Depending on your postal code, $1 million can buy a mansion or a fixer-upper

A million-dollar mansion in Canada may be anything but that, according to a report released today by a Canadian real estate company.

Royal LePage says that while $1 million can score a renovated four-bedroom, waterfront home in Halifax, it may only buy a smaller fixer-upper in Vancouver's suburbs.

Toronto's million-dollar market was a bit more accessible than Vancouver's, according to the report, with deals on two-storey starter homes in "up-and-coming neighbourhoods," especially outside the downtown core in regions like Ajax, Pickering, Milton, Mississauga and Brampton.

The report says Winnipeg delivers the best bang for the millionaire's buck, where it bought an average of four bedrooms and four bathrooms.

Saskatoon offered the largest lot size for $1 million, where it says homes for that price were virtually unheard of a decade ago.

The study examined two-storey homes in seven Canadian markets in January 2017.

"There are striking differences in the options available for those who are looking to purchase a $1 million two-storey home in Canada," Dianne Usher, senior vice president of Johnston and Daniel, a division of Royal LePage, said in a news release.

"However, significant value can still be found in the suburbs or city-centres like Saskatoon and Montreal, where homes are more affordable, landing you substantially more home with better features as a result.''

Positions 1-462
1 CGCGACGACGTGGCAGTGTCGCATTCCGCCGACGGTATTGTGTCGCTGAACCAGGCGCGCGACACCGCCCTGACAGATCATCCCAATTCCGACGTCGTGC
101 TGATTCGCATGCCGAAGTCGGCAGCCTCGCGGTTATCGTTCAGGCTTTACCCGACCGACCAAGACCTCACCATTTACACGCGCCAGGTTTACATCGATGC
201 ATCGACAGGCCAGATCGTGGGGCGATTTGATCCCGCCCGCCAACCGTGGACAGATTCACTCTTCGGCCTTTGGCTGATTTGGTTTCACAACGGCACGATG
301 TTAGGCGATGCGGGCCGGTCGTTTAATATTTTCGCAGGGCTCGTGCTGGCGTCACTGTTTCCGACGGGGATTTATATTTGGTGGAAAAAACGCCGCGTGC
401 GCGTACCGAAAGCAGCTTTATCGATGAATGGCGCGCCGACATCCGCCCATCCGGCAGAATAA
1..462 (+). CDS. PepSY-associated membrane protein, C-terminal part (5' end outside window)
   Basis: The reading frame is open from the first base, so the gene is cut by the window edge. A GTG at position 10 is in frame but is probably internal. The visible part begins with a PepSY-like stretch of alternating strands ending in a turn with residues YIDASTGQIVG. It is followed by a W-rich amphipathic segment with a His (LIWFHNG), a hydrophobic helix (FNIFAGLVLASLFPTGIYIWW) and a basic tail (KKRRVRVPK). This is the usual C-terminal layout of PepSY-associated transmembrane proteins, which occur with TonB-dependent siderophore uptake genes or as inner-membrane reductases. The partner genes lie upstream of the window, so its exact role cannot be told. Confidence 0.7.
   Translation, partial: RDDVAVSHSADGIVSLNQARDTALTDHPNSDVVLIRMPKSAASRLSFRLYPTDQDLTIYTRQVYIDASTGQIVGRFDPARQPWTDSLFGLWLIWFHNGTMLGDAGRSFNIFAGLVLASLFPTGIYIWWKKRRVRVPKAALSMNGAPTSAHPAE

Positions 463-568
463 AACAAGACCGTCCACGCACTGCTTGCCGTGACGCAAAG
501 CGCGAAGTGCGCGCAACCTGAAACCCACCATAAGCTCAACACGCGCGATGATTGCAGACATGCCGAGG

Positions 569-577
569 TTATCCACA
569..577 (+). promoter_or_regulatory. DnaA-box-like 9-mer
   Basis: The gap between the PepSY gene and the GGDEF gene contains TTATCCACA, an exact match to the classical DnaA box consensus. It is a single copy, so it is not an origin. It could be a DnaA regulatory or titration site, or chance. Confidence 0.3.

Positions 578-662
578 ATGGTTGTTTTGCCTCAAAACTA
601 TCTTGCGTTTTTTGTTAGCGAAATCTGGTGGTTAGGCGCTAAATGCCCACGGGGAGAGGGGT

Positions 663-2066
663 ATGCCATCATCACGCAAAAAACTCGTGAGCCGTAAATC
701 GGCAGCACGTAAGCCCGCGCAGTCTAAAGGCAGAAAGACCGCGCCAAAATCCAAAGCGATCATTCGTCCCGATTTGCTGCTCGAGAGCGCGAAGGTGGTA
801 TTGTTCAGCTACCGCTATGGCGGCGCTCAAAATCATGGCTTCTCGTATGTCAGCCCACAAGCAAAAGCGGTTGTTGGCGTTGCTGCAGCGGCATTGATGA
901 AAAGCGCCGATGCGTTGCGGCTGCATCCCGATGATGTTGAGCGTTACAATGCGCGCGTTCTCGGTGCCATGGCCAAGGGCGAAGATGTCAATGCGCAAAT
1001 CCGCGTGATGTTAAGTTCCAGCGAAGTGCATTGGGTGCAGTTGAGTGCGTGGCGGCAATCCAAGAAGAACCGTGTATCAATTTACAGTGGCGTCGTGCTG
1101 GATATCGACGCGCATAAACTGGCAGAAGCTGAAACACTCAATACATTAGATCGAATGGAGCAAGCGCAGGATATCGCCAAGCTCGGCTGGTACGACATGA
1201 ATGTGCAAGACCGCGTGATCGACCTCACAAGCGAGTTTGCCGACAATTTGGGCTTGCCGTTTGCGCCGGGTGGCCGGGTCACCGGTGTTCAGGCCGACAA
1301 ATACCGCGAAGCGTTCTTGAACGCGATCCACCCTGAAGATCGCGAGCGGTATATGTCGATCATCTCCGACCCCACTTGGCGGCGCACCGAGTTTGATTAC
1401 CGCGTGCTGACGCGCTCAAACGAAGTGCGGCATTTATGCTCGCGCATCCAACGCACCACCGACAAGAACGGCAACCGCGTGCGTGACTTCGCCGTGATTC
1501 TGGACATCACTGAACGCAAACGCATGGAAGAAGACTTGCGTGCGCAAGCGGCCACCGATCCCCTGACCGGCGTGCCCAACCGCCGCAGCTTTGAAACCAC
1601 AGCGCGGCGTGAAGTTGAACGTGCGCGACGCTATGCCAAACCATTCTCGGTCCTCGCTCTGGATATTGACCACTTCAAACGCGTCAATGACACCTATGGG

Alberta's recent economic downturn is good for buyers, and bad for sellers, in Calgary. The report says purchasers looking for $1 million two-storey properties in that city get about the same value they did 10 years ago.

In January 2017, the average property selling for $1 million in Calgary had 3.3 bedrooms, 2.8 bathrooms, 2,477 sq. ft. of living area and a lot size of 7,004 sq. ft.

In Toronto 10 years ago, the report says buyers got a lot more for seven figure. Home searches in the $1 million price range in 2007 often produced larger, fully upgraded homes in prominent areas like Rosedale, Leaside and Lawrence Park.

It said Montreal's prices have been rising since 2007, but the city still offered a substantial amount of home for $1 million.

The profile of a $1 million buyer was also found to vary by region. Developers and first-time buyers dominated the $1 million two-storey property segment in Canada's largest metropolitan areas. Wealthy young to middle-aged professional couples with children acted as the predominant purchasers elsewhere.